In the face of all of the anti-women legislature that’s being pushed through our government, it can be difficult to stay hopeful. Let’s not forget, however, that women have been working for centuries to improve their quality of rights. Below I’ve listed a reminder of a few issues that women have dealt with along the way to get us where we are:
– Starting in 1839 with Mississippi, states began to pass laws allowing women to own property separate from their husbands. Before this, any money or property that a woman had going into a marriage became the property of the husband. These laws did not extend to marital property rights, however – in divorce law, husbands still generally kept legal custody of children and property.
– In 1848, the first women’s rights convention was held in Seneca Falls, NY. Debates lasted for two days and at the end, 68 women and 32 men signed a Declaration of Sentiments, which set the agenda for the women’s rights movement. A set of 12 resolutions was adopted, calling for the equal treatment of men and women under the law and voting rights for women.
– In May of 1869, Susan B. Anthony and Elizabeth Cady Stanton formed the National Woman Suffrage Association. Their primary goal was to secure voting rights for women by means of a Congressional amendment to the Constitution.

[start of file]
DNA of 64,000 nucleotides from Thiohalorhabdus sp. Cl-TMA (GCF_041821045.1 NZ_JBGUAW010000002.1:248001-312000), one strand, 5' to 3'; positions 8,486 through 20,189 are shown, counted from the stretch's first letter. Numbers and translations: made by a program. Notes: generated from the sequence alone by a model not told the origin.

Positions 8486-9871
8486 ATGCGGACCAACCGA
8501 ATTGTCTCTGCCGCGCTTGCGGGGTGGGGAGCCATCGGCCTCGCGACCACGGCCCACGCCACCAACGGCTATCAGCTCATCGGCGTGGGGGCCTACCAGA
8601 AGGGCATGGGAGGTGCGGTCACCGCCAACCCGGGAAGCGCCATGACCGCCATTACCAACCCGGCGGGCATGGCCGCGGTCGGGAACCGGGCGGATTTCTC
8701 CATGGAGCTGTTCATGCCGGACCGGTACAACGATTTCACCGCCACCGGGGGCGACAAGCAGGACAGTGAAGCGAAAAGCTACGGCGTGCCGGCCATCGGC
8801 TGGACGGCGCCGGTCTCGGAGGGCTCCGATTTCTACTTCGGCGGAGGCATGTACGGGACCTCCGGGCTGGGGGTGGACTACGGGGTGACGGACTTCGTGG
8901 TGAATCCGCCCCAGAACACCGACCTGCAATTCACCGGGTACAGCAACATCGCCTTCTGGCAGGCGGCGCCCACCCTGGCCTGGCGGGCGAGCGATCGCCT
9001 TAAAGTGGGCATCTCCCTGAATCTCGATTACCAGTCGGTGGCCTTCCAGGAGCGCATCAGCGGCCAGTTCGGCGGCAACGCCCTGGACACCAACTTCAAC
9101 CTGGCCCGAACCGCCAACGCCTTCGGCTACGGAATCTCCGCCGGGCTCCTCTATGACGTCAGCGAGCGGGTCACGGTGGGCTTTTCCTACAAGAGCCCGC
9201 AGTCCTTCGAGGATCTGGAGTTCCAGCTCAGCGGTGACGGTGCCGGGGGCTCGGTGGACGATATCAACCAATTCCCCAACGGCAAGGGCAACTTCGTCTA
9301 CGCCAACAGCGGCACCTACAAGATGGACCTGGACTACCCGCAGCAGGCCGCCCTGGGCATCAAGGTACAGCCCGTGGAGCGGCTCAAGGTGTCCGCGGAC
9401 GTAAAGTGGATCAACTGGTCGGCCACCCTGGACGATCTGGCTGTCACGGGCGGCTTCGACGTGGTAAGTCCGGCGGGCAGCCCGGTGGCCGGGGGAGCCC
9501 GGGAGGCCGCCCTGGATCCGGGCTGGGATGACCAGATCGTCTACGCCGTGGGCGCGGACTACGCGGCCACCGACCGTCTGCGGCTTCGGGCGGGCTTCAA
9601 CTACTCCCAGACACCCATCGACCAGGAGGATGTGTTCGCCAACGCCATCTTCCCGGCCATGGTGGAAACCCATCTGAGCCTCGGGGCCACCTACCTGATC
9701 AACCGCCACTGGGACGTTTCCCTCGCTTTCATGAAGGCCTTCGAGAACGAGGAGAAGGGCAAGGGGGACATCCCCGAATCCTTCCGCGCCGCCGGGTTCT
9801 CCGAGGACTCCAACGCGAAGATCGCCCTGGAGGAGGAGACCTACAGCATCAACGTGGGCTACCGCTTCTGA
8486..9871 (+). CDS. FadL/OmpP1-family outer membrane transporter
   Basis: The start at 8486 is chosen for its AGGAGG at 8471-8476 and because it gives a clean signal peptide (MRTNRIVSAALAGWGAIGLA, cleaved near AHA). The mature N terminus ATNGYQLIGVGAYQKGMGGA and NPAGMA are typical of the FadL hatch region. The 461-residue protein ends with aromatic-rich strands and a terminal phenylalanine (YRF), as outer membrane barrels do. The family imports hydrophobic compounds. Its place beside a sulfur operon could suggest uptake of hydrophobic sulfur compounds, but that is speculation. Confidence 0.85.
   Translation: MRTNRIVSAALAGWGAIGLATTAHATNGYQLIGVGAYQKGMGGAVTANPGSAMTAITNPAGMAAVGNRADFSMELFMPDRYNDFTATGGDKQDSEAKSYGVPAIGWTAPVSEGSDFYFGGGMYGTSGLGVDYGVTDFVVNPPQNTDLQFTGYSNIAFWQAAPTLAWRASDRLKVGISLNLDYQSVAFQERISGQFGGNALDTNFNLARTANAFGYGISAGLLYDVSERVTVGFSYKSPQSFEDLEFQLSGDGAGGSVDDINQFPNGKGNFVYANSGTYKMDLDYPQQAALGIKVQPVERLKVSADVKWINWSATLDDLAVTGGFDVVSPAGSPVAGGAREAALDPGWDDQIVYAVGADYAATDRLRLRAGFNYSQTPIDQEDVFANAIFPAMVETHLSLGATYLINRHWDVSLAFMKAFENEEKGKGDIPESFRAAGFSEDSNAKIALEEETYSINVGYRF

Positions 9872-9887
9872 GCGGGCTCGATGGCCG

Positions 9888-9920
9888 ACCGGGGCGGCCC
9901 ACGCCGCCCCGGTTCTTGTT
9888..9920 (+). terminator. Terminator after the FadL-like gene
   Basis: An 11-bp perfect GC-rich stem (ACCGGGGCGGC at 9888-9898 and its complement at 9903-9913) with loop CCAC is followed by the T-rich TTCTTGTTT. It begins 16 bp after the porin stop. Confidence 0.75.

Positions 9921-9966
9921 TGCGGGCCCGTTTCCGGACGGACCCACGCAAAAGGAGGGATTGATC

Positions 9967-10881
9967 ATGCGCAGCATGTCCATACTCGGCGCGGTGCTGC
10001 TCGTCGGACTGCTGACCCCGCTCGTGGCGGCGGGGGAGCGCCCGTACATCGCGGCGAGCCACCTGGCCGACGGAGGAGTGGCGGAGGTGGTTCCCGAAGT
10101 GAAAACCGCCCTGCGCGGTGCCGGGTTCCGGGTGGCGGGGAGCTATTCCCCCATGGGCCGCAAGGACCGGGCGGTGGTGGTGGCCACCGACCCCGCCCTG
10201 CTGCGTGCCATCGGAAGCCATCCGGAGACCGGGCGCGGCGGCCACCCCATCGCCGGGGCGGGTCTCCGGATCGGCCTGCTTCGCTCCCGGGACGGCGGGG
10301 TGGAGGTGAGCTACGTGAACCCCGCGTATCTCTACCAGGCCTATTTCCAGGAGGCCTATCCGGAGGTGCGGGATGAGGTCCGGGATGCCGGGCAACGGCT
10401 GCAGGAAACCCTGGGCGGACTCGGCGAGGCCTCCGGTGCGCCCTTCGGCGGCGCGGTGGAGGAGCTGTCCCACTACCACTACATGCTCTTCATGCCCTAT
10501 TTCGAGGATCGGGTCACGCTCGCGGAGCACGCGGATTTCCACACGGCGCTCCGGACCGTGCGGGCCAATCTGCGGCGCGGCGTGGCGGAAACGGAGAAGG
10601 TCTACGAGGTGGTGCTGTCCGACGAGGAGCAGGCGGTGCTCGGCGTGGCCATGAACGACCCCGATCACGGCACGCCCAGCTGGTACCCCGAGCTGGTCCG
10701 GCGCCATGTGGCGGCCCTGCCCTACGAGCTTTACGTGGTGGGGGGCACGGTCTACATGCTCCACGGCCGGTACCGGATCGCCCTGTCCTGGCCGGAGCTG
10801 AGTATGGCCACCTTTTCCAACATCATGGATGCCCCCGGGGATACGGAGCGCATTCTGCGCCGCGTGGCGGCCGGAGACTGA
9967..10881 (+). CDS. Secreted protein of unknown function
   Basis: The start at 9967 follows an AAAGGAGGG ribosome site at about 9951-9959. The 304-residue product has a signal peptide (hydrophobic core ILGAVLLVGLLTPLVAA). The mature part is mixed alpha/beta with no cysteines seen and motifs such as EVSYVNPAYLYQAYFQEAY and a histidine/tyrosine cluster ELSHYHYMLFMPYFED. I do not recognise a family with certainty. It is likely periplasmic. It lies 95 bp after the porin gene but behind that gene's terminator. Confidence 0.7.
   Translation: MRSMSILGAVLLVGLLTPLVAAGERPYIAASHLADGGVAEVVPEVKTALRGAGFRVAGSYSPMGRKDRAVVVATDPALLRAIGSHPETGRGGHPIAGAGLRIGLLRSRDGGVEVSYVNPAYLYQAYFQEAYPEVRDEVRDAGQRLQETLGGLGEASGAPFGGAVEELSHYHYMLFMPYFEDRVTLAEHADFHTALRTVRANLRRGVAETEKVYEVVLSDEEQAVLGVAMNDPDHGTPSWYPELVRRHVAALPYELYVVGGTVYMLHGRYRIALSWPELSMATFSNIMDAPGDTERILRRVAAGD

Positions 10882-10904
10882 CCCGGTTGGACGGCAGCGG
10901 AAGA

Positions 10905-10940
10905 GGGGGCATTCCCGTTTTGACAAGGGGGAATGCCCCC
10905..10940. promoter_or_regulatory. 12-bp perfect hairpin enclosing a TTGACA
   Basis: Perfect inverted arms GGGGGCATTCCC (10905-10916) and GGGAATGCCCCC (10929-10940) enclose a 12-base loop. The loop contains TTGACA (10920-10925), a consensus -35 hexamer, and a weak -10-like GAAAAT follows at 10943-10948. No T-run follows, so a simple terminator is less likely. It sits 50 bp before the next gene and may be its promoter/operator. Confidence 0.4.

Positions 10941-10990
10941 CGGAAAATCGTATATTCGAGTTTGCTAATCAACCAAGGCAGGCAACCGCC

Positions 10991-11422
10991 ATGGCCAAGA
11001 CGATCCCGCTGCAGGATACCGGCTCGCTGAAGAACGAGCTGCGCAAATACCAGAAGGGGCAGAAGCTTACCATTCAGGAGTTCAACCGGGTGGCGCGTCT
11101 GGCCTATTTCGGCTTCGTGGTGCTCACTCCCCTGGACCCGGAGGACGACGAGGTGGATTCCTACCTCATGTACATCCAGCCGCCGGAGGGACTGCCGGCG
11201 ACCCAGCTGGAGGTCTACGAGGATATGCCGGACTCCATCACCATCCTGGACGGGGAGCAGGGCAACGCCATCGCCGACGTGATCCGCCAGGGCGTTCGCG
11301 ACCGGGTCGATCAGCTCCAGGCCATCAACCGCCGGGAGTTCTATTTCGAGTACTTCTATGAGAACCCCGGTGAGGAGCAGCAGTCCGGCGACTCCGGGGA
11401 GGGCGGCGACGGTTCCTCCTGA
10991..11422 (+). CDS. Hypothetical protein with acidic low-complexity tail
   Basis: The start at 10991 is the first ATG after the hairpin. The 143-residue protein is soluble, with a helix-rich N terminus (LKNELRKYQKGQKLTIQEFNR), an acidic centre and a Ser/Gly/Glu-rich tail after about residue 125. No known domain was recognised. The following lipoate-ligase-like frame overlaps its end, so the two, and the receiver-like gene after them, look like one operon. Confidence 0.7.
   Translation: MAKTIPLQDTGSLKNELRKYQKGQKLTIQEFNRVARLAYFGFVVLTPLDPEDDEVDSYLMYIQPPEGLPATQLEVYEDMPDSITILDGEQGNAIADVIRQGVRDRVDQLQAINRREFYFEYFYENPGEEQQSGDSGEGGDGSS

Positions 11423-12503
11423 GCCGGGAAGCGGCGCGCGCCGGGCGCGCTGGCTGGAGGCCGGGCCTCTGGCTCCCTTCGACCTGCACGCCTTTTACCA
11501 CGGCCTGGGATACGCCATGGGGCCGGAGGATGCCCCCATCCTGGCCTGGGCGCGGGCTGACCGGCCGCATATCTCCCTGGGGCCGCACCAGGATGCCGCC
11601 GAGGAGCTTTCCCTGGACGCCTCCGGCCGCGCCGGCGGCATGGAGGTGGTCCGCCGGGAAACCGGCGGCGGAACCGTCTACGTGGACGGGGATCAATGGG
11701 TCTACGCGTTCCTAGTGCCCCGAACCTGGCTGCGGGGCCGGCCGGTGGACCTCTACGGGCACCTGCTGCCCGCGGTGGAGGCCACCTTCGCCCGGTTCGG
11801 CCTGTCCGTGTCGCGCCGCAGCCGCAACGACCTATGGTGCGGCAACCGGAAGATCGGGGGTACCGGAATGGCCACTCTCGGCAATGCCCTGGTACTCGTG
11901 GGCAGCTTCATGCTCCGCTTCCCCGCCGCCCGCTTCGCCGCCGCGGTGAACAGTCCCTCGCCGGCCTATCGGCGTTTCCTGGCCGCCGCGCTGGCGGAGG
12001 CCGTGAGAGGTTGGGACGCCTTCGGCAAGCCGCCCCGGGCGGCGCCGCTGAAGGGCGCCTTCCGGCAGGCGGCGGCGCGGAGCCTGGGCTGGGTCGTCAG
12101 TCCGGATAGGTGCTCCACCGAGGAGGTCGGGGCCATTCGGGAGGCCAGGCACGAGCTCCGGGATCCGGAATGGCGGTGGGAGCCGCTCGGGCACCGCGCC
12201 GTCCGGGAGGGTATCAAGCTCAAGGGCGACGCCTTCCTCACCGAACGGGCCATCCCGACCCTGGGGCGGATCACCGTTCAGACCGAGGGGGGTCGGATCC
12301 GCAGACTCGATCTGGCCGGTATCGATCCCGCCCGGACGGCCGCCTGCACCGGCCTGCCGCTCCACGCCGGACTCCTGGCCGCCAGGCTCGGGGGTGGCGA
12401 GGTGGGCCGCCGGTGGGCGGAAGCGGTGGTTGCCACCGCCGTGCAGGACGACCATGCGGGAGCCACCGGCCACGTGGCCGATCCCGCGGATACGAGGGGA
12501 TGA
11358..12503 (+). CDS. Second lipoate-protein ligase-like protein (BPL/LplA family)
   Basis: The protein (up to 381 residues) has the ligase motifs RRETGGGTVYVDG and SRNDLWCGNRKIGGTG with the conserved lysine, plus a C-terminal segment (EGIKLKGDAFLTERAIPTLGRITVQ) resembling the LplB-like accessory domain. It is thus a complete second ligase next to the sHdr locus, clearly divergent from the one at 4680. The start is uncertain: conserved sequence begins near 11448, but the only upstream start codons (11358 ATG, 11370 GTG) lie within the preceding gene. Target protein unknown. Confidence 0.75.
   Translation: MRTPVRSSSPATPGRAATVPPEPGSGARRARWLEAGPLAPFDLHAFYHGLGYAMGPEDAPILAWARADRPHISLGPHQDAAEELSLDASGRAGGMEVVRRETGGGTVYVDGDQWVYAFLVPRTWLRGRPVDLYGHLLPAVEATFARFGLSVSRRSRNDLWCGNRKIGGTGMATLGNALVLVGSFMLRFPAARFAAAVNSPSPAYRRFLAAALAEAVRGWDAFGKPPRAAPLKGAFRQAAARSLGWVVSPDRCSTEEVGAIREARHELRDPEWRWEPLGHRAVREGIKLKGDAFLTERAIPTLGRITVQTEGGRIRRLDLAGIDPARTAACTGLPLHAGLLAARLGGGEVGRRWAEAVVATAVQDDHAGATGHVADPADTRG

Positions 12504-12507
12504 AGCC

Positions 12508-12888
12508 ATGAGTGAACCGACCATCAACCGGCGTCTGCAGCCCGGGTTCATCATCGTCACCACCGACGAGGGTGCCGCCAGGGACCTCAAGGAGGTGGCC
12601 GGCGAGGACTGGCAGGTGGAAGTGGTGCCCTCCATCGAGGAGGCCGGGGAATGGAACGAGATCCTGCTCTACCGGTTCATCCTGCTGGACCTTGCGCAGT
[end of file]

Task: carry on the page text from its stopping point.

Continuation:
– In 1920, suffragists finally achieved their main goal – the constitutional right for women to vote.
– 1963 brought about the Equal Pay Act, requiring men and women earn equal wages for equal work. Before this, women could be paid less, even if they worked harder or had more laborious jobs than men. As we know, the wage gap has lessened, but not been eradicated – women still earn .77 to the $1.00 that men earn.
– In 1973, as we all know, the U.S. Supreme Court passed a law allowing women to have (rightful) reproductive choice – states could no longer restrict women from choosing to have an abortion during the first three months of pregnancy.
Other areas of struggle: Women prostitutes were prosecuted while their male customers remained unpunished (still an issue to this day); women earned the right to divorce in the mid-1800s, but were not looked upon favorably until mid- to late-1900s; women would be prosecuted at maximum sentence for shooting a man, but men would have a much lighter sentence. I could continue on for pages, but you get my point.
We know what struggle means and we can keep fighting for our innate rights. Equality is not just a possibility – it’s our future.